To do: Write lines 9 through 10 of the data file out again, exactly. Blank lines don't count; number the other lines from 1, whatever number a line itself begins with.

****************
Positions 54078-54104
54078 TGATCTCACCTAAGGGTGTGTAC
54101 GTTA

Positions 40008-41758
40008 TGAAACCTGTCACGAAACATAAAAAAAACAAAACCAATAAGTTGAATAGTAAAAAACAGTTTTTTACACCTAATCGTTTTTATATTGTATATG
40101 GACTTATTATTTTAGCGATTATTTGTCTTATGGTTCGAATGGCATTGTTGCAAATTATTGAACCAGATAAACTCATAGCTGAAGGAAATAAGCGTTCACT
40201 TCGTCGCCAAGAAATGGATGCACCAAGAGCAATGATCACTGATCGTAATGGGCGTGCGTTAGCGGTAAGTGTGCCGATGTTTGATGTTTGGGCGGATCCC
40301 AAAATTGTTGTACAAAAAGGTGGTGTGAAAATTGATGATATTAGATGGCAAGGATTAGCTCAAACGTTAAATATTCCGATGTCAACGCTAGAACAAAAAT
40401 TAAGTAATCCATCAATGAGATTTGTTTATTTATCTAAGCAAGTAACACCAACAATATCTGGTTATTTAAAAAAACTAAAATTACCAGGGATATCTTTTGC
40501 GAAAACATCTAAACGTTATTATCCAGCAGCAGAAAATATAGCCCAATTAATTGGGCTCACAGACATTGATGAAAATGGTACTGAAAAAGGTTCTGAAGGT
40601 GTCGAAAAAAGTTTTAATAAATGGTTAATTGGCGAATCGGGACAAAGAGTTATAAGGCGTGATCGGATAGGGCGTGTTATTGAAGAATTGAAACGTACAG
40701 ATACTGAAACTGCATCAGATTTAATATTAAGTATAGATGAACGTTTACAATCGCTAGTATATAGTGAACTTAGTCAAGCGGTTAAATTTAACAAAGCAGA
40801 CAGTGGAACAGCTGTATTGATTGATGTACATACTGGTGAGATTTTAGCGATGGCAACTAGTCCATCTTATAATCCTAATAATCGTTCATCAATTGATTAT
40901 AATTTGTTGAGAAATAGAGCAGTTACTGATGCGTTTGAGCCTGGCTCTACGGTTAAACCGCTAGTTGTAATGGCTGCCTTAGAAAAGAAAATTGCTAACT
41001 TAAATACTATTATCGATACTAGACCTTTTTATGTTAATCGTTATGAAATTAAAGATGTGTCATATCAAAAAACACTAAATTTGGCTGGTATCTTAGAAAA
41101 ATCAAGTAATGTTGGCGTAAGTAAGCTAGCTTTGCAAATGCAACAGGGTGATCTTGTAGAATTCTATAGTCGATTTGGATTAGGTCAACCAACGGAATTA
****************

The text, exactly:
40401 TAAGTAATCCATCAATGAGATTTGTTTATTTATCTAAGCAAGTAACACCAACAATATCTGGTTATTTAAAAAAACTAAAATTACCAGGGATATCTTTTGC
40501 GAAAACATCTAAACGTTATTATCCAGCAGCAGAAAATATAGCCCAATTAATTGGGCTCACAGACATTGATGAAAATGGTACTGAAAAAGGTTCTGAAGGT